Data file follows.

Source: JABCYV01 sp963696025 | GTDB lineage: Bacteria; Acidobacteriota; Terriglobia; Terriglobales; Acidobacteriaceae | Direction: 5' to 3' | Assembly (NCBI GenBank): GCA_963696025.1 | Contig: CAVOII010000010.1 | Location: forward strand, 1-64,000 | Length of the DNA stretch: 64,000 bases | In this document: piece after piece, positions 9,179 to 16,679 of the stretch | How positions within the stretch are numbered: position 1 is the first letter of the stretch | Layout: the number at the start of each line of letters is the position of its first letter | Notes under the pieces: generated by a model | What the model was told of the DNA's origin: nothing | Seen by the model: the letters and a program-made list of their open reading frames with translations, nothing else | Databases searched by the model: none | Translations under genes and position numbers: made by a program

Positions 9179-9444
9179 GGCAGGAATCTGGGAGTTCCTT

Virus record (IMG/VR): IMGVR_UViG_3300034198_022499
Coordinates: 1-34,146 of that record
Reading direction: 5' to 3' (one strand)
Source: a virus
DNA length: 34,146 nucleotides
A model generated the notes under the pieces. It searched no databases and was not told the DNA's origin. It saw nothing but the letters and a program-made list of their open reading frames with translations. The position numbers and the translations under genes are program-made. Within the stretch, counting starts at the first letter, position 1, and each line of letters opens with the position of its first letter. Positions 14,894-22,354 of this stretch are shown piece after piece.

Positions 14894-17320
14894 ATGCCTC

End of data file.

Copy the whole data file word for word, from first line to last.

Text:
Source: JABCYV01 sp963696025 | GTDB lineage: Bacteria; Acidobacteriota; Terriglobia; Terriglobales; Acidobacteriaceae | Direction: 5' to 3' | Assembly (NCBI GenBank): GCA_963696025.1 | Contig: CAVOII010000010.1 | Location: forward strand, 1-64,000 | Length of the DNA stretch: 64,000 bases | In this document: piece after piece, positions 9,179 to 16,679 of the stretch | How positions within the stretch are numbered: position 1 is the first letter of the stretch | Layout: the number at the start of each line of letters is the position of its first letter | Notes under the pieces: generated by a model | What the model was told of the DNA's origin: nothing | Seen by the model: the letters and a program-made list of their open reading frames with translations, nothing else | Databases searched by the model: none | Translations under genes and position numbers: made by a program

Positions 9179-9444
9179 GGCAGGAATCTGGGAGTTCCTT

Virus record (IMG/VR): IMGVR_UViG_3300034198_022499
Coordinates: 1-34,146 of that record
Reading direction: 5' to 3' (one strand)
Source: a virus
DNA length: 34,146 nucleotides
A model generated the notes under the pieces. It searched no databases and was not told the DNA's origin. It saw nothing but the letters and a program-made list of their open reading frames with translations. The position numbers and the translations under genes are program-made. Within the stretch, counting starts at the first letter, position 1, and each line of letters opens with the position of its first letter. Positions 14,894-22,354 of this stretch are shown piece after piece.

Positions 14894-17320
14894 ATGCCTC